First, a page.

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Strong typhoon slams northeastern Japan

By Agence France-Presse in Tokyo (China Daily) Updated: 2016-08-31 08:16

A strong typhoon slammed into northeastern Japan on Tuesday, dumping heavy rain and generating high waves that caused flooding along the Pacific coast.

Typhoon Lionrock made landfall near the city of Ofunato shortly before 6 pm, the Japan Meteorological Agency said, after moving up Japan's Pacific Ocean coastline.

Packing wind gusts up to 162 kilometers per hour, the storm was moving northwest at 50 km/h, it said.

It is the first typhoon to directly land in the region from the Pacific Ocean since the country's present weather observation system was introduced in 1951, the agency said.

Typhoons usually approach Japan from the south and southwest before moving northward across the archipelago.

While there were no official reports of casualties, local media reported some minor injuries, such as a fall by a 40-year-old woman in strong winds.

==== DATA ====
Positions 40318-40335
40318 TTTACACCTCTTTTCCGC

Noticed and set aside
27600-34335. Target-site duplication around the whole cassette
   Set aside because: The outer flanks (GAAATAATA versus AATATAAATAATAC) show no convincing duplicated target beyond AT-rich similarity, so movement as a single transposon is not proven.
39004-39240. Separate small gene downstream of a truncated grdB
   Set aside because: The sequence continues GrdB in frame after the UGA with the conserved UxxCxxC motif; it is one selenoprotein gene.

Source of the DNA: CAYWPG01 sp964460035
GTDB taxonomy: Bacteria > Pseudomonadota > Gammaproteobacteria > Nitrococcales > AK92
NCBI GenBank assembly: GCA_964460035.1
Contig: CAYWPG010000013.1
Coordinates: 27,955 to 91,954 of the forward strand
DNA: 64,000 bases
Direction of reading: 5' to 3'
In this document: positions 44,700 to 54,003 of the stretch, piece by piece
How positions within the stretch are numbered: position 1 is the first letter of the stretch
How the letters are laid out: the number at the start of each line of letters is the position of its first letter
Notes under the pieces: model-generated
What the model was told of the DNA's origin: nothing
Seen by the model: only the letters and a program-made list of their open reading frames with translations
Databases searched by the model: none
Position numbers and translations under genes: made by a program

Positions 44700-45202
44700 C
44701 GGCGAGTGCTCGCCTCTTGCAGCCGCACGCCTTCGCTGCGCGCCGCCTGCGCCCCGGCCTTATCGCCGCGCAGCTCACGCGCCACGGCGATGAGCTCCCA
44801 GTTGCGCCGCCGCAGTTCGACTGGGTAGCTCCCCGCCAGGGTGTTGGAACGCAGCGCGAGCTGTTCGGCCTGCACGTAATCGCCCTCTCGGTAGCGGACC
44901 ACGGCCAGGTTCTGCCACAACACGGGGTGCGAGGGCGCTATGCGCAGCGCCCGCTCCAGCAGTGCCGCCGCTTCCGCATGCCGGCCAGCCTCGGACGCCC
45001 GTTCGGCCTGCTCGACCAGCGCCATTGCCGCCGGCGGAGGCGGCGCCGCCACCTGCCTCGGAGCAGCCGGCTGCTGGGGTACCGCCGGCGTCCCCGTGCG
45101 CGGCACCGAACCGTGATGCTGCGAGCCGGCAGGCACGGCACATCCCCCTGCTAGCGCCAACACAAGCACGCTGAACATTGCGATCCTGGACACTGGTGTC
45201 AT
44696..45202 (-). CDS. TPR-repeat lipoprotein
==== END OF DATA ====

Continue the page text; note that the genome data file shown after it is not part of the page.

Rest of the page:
Authorities warned of landslides and high water due to expected heavy rain of up to eight centimeters per hour.

Landfall, which came at high tide, brought flooding along the coast.

Television footage showed local residents struggling to walk amid water above their knees in the city of Miyako, where some cars were half-submerged and some 600 people were advised to evacuate.

Miyako was one of the northeastern coastline cities hit in March 2011 by a deadly tsunami generated by a massive magnitude 9.0 offshore earthquake, which also triggered meltdown at the Fukushima Daiichi nuclear plant.

Local authorities were using heavy machinery to pile huge sandbags along the coast in a bid to hold back raging waves, as they opened up some public buildings for use as shelters. Schools were closed across the affected area.

At the crippled Fukushima Daiichi nuclear plant, efforts were made to secure construction cranes and equipment from violent winds.

 

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